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Freeman v. Risner

United States District Court, N.D. Indiana, South Bend Division

February 16, 2017

de'CARLOS FREEMAN, Plaintiff,
v.
M. RISNER and C. McKINNEY, Defendants.

          OPINION AND ORDER

          JAMES T. MOODY, JUDGE

         de'Carlos Freeman, a pro se prisoner, is suing Internal Affairs Officer C. McKinney and Sgt. M. Risner for strip searching him in violation of the Eighth Amendment. Defendants move for summary judgment (DE # 57) on the ground that Freeman failed to exhaust his administrative remedies before filing suit as required by 42 U.S.C. § 1997e(a). “Failure to exhaust is an affirmative defense that a defendant has the burden of proving.” King v. McCarty, 781 F.3d 889, 893 (7th Cir. 2015).

         The Prison Litigation Reform Act (PLRA) prohibits prisoners from bringing an action in federal court with respect to prison conditions “until such administrative remedies as are available are exhausted.” 42 U.S.C. § 1997e(a). The parties dispute neither the existence nor terms of the grievance procedure. What is at issue here is whether the process became unavailable when Freeman's grievance was rejected.

         Freeman argues that he submitted a grievance (DE # 64-1) on December 15, 2013, which was rejected because it was related to the “Disciplinary Appeal Process.” That grievance is stamped “Grievance Office JAN 22 2014” and was signed by a prison official the same day. Id. Defendants argue that the grievance was untimely and improperly raised multiple issues. Pursuant to the grievance policy, it could have been rejected for either or both of those reasons. However, defendants have not produced any evidence showing that it was rejected for any reason other than being non-grievable because it was related to the disciplinary appeal process. In the absence of any evidence to the contrary, it is an undisputed fact that the grievance was rejected as attempting to grieve a non-grievable event.

         Inmates are only required to exhaust administrative remedies that are “available.” Woodford v. Ngo, 548 U.S. 81, 102 (2006). The availability of a remedy is not a matter of what appears “on paper, ” but rather whether the process was in actuality available for the prisoner to pursue. Kaba v. Stepp, 458 F.3d 678, 684 (7th Cir. 2006). Thus, when prison staff hinder an inmate's ability to use the administrative process, administrative remedies are not considered “available.” Id. This grievance was rejected as not grievable and Freeman was entitled to rely on that contemporaneous determination. Defendants have not cited to any authority demonstrating that alternative, after-the-fact reasons for rejecting a grievance are a basis for finding that a prisoner did not properly exhaust his administrative remedies.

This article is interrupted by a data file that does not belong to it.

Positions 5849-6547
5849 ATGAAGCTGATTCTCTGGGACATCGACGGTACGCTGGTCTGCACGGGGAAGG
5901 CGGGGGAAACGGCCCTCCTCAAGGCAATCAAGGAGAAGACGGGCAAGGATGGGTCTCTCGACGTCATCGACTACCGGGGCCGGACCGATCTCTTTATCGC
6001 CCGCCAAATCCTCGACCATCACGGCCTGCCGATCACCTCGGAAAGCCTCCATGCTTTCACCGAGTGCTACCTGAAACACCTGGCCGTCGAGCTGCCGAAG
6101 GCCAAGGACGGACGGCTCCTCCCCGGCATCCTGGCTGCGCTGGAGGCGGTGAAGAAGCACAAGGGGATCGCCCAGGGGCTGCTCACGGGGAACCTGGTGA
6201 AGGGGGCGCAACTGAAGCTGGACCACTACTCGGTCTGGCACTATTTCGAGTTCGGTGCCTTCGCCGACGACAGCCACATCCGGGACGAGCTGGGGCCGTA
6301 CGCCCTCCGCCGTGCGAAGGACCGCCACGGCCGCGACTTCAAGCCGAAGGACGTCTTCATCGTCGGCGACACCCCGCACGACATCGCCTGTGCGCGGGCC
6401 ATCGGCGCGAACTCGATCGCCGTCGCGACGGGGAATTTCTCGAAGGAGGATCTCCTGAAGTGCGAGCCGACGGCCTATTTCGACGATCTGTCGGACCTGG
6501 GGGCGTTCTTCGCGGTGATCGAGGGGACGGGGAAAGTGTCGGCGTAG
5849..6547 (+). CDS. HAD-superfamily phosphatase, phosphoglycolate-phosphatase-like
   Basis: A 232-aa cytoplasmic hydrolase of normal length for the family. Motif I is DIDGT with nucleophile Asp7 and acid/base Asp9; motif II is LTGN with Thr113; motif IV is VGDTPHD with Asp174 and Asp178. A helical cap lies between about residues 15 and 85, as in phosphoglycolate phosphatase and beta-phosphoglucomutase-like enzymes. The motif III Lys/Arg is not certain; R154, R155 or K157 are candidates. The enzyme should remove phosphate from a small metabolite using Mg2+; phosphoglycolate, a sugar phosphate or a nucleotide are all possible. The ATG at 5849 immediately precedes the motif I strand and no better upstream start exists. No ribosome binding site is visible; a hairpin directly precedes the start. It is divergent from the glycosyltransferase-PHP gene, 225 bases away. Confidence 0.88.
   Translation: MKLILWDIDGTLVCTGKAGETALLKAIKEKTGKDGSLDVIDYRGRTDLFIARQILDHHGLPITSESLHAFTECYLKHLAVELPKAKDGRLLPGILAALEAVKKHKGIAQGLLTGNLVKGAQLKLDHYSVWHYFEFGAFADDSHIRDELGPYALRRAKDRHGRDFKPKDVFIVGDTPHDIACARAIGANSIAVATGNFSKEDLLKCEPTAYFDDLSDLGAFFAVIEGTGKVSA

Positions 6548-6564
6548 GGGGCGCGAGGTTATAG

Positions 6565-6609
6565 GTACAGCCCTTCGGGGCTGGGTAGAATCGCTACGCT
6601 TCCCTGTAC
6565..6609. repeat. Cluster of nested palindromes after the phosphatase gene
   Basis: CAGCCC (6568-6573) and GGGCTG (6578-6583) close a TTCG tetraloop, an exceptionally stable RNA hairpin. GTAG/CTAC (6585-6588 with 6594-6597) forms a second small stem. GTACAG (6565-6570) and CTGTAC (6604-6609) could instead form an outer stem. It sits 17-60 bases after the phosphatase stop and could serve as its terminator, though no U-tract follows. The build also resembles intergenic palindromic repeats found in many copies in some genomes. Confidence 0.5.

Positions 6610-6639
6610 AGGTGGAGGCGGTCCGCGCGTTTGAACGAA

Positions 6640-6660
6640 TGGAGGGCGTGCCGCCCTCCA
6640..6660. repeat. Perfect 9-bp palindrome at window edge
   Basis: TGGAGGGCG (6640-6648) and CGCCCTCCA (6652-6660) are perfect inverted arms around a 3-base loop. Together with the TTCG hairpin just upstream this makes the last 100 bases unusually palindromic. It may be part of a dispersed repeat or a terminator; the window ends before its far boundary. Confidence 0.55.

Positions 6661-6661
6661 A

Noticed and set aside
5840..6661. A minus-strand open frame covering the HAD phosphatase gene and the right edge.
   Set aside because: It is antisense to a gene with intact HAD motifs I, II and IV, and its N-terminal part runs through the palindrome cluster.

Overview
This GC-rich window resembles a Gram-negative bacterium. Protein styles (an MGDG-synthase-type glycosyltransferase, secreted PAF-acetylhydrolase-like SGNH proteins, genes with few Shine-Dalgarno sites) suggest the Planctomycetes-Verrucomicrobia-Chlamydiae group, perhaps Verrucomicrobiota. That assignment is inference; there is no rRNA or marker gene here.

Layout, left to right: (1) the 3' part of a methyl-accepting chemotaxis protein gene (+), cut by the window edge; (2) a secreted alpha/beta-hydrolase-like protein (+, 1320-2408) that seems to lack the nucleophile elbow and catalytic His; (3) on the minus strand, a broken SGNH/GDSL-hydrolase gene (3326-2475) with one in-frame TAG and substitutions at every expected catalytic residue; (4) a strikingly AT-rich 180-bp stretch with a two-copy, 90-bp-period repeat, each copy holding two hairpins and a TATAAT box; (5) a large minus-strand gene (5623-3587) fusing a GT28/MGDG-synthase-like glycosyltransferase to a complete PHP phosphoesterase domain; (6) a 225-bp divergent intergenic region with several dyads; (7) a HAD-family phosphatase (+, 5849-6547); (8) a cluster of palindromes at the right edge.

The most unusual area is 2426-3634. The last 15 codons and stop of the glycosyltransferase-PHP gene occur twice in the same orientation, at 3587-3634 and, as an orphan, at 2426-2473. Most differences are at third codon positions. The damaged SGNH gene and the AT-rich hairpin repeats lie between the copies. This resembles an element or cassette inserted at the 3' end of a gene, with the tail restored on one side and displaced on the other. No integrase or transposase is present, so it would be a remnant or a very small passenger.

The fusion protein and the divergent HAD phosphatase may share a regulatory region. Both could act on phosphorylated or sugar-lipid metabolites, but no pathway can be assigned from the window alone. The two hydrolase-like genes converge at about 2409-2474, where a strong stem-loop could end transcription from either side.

Defendants also argue that the grievance might have been altered. However they have not presented any evidence in support of this argument. They have not produced a copy of the grievance they claim was actually stamped and Dated: January 22, 2014. Neither have they produced a declaration by the grievance officer saying that the grievance did not originally contain any reference to being strip searched. The only basis for this argument is the fact that part of the grievance is printed and the rest is written in cursive. Though true, that alone is insufficient to create a genuine issue of disputed fact because “inferences relying on mere speculation or conjecture will not suffice.” Trade Fin. Partners, LLC v. AAR Corp., 573 F.3d 401, 407 (7th Cir. 2009). Even if switching to cursive were proof (which it is not) that the grievance was not entirely written at one time, this still provides no evidence that the strip search references were added after the grievance was returned.

         Where there are disputed facts about whether a prisoner properly exhausted his administrative remedies, the court can hold a hearing to resolve those disputes. See Pavey v. Conley, 544 F.3d 739, 742 (7th Cir. 2008). However that is not the case here. The undisputed evidence shows that Freeman filed a grievance related to the strip search which was rejected as not grievable. As such, he exhausted all of the administrative remedies that were available to him. Therefore this summary judgment motion must be denied so that the case can proceed with discovery related to the merits.

         As a part of that discovery process, the parties need to clarify precisely what they mean when they use the words “strip search.” When the court screened this case, it understood a “strip search” to mean that Freeman was forced to remove his underwear and expose his genitals in public at the Indiana Dunes State Park. (See DE # 16 at 3.) However, because the Defendants allegedly found contraband only in Freeman's boot, it is possible that the words “strip search” are mistakenly being used by either or both parties to mean that Freeman was forced to remove his boots. That would not properly be called a “strip search;” it would not violate the Eighth Amendment; it would not state a claim. As this case proceeds, the parties need to clarify in discovery precisely what events they believe constitute the “strip search” which allegedly occurred in this case.

         Finally, Freeman's response was erroneously titled “Plaintiff's Motion to Deny Defendants Summary Judgment.” (DE # 62.) It was improper to title that filing a motion. It was merely a response to defendants' motion. Therefore, even though defendants' motion for summary judgment will be denied, Freeman's erroneously titled “motion” will also be denied.

         For these reasons, the court DENIES defendants' motion for summary judgment (DE # 57) and plaintiff's motion to deny ...


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